Every three years, independent value assessor QV Ltd revalues properties in Marlborough and those values are used to set rates within each geographic rating area.
A council spokeswoman said this meant there was only an indirect relationship between the new value of a property and the movement in the rates bill.
What set how much the bill increased - or in some cases, decreased - depended on how the value of a property moved compared with the average movement of value within a geographic rating area.
If the council used the same calculation then the rates would go down with a property devaluation. It is the council, not QV that are at fault here - they are the ones tinkering with the calculations.
I do not believe they can justify this level of increase. If they do not fix it, I will be forced to sell.
What can we do?
I am amazed the Department of Conservation plans to air-drop 1080 around Ship Cove for possums. DOC dropped 1080 only a few years ago.
Back in the 1980-90s, I worked for the Marlborough District Council on possum work, with a close knowledge of the area. DOC wouldn't use 1080 then because of the danger to bird life. Ground hunting (cyanide) was used instead.
Note 1080 was first developed about 1920 as an insecticide. Because it kills anything from invertebrates (eg insects) to animals, it is non-selective. Research in the 1990s showed 1080 killed invertebrates responsible for forest floor litter decomposition, thereby causing abnormal litter buildup. In short, it stifled the ecosystem.
The 1080 is a secondary killer; a bird pecking at a poisoned carcass gets 1080. So 1080 kills birds. Curious birds like weka, robins etc will peck baits, thus get directly poisoned. Ironically, wekas prey on native snails - the natural order of things.
I doubt DOC's possum problem. Even if there are too many possums, the area is easily traversed and ground hunting using encapsulated cyanide should be used. Cyanide is selective (kills mostly only possums) and is not a secondary killer.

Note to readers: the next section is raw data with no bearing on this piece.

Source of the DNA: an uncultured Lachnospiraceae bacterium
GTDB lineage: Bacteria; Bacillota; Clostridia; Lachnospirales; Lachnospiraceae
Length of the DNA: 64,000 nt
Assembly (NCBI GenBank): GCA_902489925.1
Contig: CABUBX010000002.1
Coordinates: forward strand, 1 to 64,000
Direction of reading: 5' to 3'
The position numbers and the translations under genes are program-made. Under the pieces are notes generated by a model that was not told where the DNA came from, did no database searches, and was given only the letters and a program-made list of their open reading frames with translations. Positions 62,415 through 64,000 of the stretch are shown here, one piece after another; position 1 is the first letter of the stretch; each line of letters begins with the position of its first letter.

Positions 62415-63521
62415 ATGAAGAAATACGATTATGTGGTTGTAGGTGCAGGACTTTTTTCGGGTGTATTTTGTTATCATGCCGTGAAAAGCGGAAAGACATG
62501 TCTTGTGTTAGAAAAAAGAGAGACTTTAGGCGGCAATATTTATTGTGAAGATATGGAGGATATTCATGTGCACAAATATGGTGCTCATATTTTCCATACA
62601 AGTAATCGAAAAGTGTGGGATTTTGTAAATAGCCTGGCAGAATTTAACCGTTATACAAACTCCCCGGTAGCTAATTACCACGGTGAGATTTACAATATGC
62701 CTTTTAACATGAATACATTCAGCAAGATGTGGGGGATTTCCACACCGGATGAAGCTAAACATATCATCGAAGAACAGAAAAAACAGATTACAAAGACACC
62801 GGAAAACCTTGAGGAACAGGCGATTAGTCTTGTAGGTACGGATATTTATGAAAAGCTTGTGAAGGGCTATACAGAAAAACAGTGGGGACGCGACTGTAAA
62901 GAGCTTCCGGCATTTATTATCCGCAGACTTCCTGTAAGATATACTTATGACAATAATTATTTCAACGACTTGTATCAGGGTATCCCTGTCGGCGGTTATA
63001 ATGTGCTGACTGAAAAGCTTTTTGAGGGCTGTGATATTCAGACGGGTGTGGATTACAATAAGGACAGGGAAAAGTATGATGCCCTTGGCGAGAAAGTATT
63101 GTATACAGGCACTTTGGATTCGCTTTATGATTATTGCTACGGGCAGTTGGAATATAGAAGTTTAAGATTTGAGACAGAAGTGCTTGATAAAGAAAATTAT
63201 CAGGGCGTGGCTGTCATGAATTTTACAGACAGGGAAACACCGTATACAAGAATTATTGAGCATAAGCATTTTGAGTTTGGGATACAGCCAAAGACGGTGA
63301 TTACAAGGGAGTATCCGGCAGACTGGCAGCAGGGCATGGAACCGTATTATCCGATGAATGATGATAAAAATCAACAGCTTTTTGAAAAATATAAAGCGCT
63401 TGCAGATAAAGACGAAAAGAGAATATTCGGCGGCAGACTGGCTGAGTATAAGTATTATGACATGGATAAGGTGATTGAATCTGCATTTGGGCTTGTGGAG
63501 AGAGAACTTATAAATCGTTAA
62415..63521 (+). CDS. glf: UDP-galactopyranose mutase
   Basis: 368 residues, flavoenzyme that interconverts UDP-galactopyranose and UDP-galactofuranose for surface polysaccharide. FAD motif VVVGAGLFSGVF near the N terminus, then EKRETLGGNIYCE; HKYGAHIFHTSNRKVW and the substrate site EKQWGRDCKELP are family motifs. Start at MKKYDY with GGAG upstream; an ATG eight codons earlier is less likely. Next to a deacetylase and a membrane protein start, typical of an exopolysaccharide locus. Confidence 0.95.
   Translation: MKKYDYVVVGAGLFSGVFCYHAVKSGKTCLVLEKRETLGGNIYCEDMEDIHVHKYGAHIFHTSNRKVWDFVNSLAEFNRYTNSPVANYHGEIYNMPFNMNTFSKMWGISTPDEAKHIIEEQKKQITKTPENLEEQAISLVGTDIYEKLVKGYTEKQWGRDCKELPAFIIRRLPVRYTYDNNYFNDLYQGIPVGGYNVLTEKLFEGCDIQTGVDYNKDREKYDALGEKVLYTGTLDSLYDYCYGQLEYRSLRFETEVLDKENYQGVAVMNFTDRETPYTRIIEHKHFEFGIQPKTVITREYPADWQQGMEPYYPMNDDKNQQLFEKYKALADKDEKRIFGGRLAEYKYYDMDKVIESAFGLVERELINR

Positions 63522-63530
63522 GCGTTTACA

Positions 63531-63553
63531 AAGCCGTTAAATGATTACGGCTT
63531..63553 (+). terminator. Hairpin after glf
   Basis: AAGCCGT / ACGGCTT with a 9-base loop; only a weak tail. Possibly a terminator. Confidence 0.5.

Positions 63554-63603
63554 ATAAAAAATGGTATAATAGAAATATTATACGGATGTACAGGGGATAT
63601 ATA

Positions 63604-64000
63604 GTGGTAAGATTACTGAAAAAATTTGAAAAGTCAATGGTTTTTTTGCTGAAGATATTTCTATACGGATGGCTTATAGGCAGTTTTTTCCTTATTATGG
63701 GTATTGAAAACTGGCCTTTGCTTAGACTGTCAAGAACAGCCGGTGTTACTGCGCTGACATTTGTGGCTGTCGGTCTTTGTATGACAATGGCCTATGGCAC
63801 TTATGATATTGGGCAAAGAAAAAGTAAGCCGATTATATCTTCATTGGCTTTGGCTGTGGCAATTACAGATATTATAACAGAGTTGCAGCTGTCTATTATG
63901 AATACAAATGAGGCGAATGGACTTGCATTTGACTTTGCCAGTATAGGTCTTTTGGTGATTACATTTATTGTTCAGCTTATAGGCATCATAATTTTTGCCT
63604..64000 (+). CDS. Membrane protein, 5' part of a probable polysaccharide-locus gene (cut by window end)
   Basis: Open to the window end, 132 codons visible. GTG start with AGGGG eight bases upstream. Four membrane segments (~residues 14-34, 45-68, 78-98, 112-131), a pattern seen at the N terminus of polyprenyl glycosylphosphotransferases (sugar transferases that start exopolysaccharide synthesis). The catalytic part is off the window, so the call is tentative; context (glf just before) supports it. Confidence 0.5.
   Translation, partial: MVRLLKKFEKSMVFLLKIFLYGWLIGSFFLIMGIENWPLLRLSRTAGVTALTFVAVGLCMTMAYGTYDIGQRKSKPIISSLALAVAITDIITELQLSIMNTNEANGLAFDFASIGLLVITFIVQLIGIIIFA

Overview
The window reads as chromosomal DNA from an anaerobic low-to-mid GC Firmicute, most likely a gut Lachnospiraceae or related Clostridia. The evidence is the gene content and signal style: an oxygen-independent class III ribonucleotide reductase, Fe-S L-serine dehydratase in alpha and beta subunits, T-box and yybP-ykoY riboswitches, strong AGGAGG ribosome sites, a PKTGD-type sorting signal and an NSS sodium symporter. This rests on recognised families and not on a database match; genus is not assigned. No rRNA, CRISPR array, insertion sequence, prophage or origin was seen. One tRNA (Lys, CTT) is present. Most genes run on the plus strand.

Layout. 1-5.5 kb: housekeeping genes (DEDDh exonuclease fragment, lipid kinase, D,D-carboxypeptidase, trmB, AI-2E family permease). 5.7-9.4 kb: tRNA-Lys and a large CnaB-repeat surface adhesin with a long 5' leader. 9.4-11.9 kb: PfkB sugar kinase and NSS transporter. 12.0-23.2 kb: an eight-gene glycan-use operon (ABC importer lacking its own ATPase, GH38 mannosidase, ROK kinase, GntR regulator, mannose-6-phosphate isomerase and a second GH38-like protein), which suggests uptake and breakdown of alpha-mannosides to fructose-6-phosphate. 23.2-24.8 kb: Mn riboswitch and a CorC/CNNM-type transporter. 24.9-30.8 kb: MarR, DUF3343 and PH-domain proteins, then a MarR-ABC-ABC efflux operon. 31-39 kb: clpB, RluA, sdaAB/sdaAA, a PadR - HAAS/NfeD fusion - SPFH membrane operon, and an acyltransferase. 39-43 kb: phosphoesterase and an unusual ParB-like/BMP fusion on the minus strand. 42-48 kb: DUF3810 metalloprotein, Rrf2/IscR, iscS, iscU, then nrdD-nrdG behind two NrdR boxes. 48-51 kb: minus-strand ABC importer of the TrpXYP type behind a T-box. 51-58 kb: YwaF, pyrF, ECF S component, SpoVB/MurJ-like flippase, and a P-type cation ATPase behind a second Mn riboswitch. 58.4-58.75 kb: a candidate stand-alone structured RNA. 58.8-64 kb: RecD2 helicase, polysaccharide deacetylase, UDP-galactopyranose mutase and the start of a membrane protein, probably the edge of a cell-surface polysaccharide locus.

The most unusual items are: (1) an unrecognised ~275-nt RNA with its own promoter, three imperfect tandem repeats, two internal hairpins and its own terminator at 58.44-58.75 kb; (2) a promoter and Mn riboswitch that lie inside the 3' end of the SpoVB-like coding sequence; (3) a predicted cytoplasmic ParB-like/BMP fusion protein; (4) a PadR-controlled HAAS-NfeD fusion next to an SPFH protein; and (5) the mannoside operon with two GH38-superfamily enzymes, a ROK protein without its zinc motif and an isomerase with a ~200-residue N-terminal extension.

The Queen Charlotte track combined with boat access gives easy access for ground hunting.
In any case, by using 1080, DOC will generate an explosion of the fast-breeding rat in 12 to 18 months which will prey on birds and snails. It's well documented. Sheer stupidity.
I am aghast at the careless and cavalier attitude of the Department of Conservation in aerially dropping 1080 poison at Ship Cove in the Marlborough Sounds.
The Sounds are a beautiful asset and a recreational and tourist mecca for all New Zealanders.
Many like me visit it.
I note DOC says "Ship Cove is one of the most visited areas in the Sounds". Yes, the Queen Charlotte Track is there, giving easy foot access. Boat access is also easy.
In addition it is not rugged country, easily walked.
Why, therefore, cannot ground hunting of possums be done, preferably using cyanide instead of 1080, which kills everything which comes in contact with it?
Is it not time the Marlborough District Council turned down the resource consent to drop 1080 and demanded DOC get its act together and use ground hunting - if, indeed, a possum "problem" exists?
- The Marlborough Express